WHEREAS the 2018 State Democratic Party Platform calls on “Washington State to establish a single-payer system for Washington residents until such time as a single-payer system is enacted nationally;”


WHEREAS a single-payer resolution was adopted by the Washington State Democratic Central Committee in April of 20173;


THEREFORE, BE IT RESOLVED THAT the 18TH Legislative district endorse Whole Washington state universal healthcare bill (I 1362);


THEREFORE, BE IT FURTHER RESOLVED THAT the 18TH Legislative district will use its mailing list and online presence to mobilize voters; 


THEREFORE, BE IT FINALLY RESOLVED THAT the upon adoption of this resolution, it be sent to the Columbian, and all local representatives.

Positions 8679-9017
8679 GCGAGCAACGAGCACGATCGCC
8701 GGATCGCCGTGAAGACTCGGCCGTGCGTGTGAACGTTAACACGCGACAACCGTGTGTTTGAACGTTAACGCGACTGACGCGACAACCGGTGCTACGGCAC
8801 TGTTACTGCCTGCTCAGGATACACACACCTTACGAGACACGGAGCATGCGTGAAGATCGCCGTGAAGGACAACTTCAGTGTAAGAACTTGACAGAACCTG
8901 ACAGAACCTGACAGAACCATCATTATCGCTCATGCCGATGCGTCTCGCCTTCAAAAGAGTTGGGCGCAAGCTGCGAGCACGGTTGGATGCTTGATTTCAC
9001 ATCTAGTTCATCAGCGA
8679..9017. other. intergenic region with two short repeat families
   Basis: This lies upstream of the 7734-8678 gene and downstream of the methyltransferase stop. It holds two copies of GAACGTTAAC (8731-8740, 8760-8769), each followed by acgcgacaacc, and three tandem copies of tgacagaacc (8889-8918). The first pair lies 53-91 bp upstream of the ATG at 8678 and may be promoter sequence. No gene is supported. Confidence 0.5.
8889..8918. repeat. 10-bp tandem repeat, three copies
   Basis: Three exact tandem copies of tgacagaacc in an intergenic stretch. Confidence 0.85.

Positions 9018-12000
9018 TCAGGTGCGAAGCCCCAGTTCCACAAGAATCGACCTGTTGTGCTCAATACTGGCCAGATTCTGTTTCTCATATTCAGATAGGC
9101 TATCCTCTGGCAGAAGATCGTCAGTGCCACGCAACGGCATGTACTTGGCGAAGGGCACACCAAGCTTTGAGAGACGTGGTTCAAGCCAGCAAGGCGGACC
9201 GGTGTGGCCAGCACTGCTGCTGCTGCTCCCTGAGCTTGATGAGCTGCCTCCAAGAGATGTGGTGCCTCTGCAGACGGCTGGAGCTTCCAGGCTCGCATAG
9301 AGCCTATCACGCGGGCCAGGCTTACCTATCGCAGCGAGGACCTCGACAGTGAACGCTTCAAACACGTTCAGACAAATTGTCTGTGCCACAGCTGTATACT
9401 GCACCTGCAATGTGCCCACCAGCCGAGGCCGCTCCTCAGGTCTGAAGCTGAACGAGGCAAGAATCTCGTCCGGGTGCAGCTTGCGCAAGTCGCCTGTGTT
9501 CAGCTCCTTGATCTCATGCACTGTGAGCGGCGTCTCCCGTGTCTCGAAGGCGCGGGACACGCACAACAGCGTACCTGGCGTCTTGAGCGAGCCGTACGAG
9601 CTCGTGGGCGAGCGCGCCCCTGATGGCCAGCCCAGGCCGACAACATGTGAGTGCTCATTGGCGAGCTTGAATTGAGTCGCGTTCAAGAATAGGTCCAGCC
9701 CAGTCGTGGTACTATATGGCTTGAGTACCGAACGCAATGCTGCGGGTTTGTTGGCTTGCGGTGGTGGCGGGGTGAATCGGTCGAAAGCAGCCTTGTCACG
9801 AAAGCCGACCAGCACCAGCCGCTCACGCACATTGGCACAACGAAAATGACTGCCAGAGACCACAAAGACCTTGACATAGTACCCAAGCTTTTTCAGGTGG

Resolution For “The Columbia Basin Initiative”

Adopted 6/16/2021

Resolution For “The Columbia Basin Initiative”

Whereas Idaho Congressman Mike Simpson has proposed a Fish Recovery Plan for the Columbia River Basin, including the Snake River watershed; and

Whereas, the Snake River Dams, built in the 1960s without benefit of Environmental Impact Statements, has resulted in the Northwest spending over $17 billion on fish recovery efforts now has more salmon and steelhead runs listed under the Endangered Species Act (ESA) today than we did in 1980; and

Whereas all of Idaho’s wild steelhead and salmon are listed as threatened or endangered and that a 1% annual return rate of steelhead and salmon to the Snake River and tributaries is considered unsustainable; and